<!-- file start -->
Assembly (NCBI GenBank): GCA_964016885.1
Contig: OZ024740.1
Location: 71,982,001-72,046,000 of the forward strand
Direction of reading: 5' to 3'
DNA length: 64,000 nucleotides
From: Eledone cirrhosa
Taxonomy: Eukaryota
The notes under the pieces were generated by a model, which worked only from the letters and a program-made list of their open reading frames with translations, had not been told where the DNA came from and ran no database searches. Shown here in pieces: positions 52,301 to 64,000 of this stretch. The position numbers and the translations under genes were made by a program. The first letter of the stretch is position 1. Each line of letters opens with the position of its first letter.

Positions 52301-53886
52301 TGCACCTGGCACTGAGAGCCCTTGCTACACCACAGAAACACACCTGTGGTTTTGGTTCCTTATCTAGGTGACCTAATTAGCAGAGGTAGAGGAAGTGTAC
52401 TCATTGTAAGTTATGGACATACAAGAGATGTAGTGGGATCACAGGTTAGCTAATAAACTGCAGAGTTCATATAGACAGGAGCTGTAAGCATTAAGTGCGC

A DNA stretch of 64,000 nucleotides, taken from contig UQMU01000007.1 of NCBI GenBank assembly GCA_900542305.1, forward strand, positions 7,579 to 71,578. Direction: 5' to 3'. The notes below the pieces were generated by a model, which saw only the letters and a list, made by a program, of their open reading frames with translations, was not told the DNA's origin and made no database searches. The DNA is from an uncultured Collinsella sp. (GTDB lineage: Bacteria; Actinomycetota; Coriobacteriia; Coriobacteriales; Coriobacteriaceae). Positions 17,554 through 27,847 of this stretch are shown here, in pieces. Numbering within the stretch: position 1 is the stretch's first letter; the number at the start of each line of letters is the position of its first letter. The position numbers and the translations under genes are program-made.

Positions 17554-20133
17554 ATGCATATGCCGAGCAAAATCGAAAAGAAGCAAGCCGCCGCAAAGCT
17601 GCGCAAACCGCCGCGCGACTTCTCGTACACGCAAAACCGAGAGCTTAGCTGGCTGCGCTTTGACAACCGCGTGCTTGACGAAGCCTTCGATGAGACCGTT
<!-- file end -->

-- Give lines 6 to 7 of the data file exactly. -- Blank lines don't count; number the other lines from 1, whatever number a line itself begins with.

From: Eledone cirrhosa
Taxonomy: Eukaryota